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The organizational culture dissolver

By Jose J. Ruiz | Alder Koten | Gonzaga University

A third-degree dysfunctional leader will accelerate the dissolution or negatively affect the organization’s culture through direct or indirect negative influence.

In his book Cultures and Organizations: Software for the Mind Geert Hofstede (2010) defines culture as the unwritten rules of the social game (p. 16). Other authors define culture as the shared beliefs and values of members of an organization (as cited in Yukl, 2012, p. 5). Based on most accepted definitions, culture is the result of interaction and a social environment. Influenced but separate from an individual’s personality and personal beliefs. Therefore, organizational culture can be considered an alignment of beliefs and values brought together by a common goal. If we consider these definitions and multiple definitions of leadership, it can be stated that an important task of any leader is to shape the organizational culture. A good leader is a culture shaper. A dysfunctional leader is as culture dissolver. What I will explore in this paper is the impact of dysfunctional leadership, or the absence of leadership, in the culture of an organization.

Dysfunctional leadership
In his book Handbook of Leadership: A Survey of Theory and Research Stogdill (1974) concluded “there are almost as many definitions of leadership as there are persons who have attempted to define the concept” (p. 259). In the many definitions, a common theme is the exertion of influence over an individual or group. The positive or negative result of this influence, whether expected or unexpected, can allow us to classify an individual’s leadership as positive or negative. For the purpose of this paper dysfunctional leadership is defined as the negative leadership behaviors that result in the dysfunction of the group.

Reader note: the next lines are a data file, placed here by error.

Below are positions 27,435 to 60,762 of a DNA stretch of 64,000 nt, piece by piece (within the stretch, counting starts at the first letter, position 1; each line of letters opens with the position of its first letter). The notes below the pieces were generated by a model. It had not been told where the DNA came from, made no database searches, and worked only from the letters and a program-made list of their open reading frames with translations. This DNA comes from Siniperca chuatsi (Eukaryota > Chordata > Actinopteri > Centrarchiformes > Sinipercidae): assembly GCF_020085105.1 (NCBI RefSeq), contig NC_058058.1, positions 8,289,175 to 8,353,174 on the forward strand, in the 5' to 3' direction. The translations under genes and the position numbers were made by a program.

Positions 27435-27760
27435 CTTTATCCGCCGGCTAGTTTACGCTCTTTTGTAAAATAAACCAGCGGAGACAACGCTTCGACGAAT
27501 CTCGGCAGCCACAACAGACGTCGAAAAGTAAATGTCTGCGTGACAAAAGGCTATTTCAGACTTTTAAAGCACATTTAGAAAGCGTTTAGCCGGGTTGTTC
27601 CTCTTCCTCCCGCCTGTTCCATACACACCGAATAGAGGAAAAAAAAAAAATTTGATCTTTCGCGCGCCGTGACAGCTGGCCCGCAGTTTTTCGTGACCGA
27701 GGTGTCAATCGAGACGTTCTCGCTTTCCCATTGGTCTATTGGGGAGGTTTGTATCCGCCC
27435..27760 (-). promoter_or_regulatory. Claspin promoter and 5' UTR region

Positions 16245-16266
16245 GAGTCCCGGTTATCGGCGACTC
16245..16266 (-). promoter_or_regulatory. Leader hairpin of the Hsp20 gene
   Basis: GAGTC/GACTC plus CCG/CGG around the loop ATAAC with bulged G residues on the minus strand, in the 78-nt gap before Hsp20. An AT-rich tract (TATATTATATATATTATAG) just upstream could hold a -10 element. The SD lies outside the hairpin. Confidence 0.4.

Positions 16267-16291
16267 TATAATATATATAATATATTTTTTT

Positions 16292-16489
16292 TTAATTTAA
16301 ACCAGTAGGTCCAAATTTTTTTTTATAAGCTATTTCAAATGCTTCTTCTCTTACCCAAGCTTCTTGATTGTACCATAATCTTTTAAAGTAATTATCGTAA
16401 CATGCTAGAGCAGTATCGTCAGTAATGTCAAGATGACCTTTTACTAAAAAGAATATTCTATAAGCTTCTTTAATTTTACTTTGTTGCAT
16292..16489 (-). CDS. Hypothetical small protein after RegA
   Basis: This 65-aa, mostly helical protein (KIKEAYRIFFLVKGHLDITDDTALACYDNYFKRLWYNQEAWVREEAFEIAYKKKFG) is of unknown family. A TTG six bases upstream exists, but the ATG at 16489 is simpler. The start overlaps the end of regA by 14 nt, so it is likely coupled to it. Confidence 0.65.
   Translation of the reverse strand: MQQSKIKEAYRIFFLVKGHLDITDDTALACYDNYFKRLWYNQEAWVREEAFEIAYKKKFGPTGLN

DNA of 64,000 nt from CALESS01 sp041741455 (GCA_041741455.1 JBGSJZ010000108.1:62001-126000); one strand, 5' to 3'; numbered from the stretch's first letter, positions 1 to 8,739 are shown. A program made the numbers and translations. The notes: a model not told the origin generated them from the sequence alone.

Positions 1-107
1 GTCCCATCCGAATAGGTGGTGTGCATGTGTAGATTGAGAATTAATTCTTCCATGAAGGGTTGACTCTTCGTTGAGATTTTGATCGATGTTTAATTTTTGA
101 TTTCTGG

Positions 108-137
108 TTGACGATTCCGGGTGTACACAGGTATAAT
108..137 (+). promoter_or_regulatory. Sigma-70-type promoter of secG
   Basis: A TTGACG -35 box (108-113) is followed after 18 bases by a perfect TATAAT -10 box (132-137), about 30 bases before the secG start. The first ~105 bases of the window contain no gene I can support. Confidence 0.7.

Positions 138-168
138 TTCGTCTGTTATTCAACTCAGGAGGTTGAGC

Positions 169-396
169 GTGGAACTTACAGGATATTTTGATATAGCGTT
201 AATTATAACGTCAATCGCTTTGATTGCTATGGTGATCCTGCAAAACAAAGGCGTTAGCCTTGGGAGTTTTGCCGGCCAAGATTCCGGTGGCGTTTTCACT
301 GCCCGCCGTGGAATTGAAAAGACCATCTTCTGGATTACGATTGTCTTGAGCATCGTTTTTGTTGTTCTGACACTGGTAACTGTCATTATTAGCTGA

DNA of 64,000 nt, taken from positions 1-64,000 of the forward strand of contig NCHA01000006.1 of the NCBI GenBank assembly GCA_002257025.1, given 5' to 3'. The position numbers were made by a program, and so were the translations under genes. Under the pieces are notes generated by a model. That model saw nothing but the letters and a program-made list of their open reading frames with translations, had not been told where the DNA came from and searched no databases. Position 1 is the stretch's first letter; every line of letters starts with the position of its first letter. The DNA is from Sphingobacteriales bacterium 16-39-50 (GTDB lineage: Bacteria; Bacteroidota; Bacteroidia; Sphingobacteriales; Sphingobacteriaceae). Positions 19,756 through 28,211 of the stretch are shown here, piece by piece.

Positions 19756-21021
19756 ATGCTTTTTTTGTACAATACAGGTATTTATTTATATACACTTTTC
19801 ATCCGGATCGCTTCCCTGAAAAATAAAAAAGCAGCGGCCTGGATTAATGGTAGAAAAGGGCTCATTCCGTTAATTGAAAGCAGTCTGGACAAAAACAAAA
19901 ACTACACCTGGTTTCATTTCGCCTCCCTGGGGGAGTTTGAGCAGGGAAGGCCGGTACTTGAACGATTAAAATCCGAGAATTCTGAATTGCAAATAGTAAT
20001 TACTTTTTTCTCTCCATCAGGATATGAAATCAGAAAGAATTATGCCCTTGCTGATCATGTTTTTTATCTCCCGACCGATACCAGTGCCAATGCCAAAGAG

Organizational Culture Shaping
In their book The Leadership Challenge: How to Make Extraordinary Things Happen in Organizations Kouzes and Posner (2012) state that research confirms “Organizations with a strong corporate culture based on a foundation of shared values outperform other firms by a huge margin” (p. 74). This statement reinforces the notion that positive leadership behaviors that shape the organization’s culture must place a strong emphasis on aligning values. It also reinforces the notion that dysfunctional leadership that fails to create an agreement over fundamental values will clearly fail in the task of shaping a culture. “Leaders ensure that everyone is aligned through the process of affirming shared values–– uncovering, reinforcing, and holding one another accountable to what ‘we’ value.” (Kouzes & Posner, 2012, p.74).

Organizational Culture Dissolution